JERUSALEM (Reuters) - Italian Foreign Minister Franco Frattini said on Tuesday that Rome had taken a firm stance on blocking new oil and gas investments in Iran, where Italy’s Eni is involved in the Darkhovin oilfield.
Frattini told Italian television from Israel, where he was on an official visit with the prime minister, that his country had gone as far as to suspend export credit guarantees for firms investing in Iran.
“We are absolutely firm about blocking new investments in the oil and gas sector. We have already blocked insurance by the SACE (Italian Export Credit Agency) for anyone investing in Iran. This is a completely correct measure that our Israeli friends will appreciate,” the Italian minister said.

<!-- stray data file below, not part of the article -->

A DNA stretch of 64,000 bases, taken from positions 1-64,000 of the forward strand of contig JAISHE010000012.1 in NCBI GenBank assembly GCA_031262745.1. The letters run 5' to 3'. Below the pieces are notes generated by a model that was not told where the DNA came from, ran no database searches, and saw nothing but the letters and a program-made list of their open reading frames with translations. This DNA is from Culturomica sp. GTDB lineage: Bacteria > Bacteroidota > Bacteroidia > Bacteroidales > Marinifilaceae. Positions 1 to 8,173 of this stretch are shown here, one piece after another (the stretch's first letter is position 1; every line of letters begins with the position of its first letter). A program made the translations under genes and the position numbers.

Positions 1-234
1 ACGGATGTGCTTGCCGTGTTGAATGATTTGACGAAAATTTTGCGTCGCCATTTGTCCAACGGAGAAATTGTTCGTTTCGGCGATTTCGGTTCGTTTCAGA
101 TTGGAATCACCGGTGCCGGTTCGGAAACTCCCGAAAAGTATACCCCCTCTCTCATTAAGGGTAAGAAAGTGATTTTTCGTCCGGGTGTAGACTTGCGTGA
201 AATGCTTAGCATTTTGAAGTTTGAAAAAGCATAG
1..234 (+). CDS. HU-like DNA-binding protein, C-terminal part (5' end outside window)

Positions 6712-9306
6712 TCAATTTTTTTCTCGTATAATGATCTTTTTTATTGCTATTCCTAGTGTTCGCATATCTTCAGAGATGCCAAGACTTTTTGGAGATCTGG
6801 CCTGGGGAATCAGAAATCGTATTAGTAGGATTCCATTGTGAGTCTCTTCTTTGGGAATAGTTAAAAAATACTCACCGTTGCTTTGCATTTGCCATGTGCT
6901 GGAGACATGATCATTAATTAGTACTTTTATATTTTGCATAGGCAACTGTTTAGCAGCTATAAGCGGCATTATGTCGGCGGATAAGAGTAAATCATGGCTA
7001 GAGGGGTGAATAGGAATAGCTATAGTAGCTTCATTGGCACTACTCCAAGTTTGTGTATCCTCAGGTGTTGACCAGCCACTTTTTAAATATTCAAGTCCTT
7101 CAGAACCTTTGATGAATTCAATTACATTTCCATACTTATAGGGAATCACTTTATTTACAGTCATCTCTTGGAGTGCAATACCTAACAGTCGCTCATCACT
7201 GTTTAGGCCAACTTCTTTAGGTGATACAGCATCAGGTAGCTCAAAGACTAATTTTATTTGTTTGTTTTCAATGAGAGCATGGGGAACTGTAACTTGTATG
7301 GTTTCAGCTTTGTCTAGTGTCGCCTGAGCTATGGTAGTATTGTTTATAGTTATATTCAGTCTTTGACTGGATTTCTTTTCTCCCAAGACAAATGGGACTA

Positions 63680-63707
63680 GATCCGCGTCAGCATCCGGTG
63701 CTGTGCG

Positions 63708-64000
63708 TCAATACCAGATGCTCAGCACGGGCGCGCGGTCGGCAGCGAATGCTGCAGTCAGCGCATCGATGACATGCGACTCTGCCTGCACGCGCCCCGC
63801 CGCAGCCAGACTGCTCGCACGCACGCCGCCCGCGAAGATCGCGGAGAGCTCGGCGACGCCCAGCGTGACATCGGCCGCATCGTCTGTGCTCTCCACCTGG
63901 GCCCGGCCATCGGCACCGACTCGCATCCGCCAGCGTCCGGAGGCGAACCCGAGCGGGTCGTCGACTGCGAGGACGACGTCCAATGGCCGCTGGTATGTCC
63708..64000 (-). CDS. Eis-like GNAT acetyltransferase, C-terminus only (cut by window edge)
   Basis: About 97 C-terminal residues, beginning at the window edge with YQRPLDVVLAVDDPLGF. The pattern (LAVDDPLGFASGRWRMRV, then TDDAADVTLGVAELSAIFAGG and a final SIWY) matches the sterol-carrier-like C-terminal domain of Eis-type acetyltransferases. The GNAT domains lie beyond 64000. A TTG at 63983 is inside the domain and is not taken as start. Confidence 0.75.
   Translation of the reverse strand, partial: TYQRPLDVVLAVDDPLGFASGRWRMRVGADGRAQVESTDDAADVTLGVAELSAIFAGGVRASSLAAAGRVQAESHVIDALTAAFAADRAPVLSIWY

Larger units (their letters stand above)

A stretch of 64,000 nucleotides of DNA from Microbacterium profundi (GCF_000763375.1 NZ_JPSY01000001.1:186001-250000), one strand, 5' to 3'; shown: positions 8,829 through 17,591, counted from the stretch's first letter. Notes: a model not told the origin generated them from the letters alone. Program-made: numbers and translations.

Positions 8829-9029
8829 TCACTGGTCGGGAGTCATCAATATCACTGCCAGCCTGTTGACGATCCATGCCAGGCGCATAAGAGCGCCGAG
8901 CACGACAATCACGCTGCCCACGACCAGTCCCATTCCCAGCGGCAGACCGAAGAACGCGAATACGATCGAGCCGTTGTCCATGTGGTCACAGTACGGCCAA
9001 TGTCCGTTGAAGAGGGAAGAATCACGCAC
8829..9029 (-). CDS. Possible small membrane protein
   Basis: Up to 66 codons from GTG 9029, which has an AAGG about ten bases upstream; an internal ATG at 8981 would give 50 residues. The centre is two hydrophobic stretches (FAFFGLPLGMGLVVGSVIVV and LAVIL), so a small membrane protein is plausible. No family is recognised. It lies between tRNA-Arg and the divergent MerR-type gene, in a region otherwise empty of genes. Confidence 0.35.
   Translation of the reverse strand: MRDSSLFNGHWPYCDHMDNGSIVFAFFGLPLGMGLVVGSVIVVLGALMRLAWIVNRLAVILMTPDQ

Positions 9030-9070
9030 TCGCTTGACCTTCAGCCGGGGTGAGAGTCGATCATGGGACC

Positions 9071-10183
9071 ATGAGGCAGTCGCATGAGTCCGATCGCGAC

Western powers have called for a fresh round of United Nations measures against Iran for refusing to halt uranium enrichment activities.
Iran says it is producing fuel for a peaceful energy programme but the West fears Tehran aims to develop nuclear weapons that would pose a threat to Israel and other countries.
Italy was traditionally one of Iran’s main trading partners in Europe but Prime Minister Silvo Berlusconi’s close ties with Israel, and diplomatic pressure over the nuclear dispute, have led to a sharp reduction in Italian investments in Iran.
“We were asked to reduce the volume of trade. We have no secrets from our Israeli friends and will give them the trade data. From 2001 to 2008 it fell by more than half and in the first months of 2009 it fell by 30 percent from 2008, while it is less than half of Germany’s trade (with Iran),” Frattini said.
Reporting by Valentina Rusconi in Jerusalem; writing by Stephen Brown, editing by Anthony Barker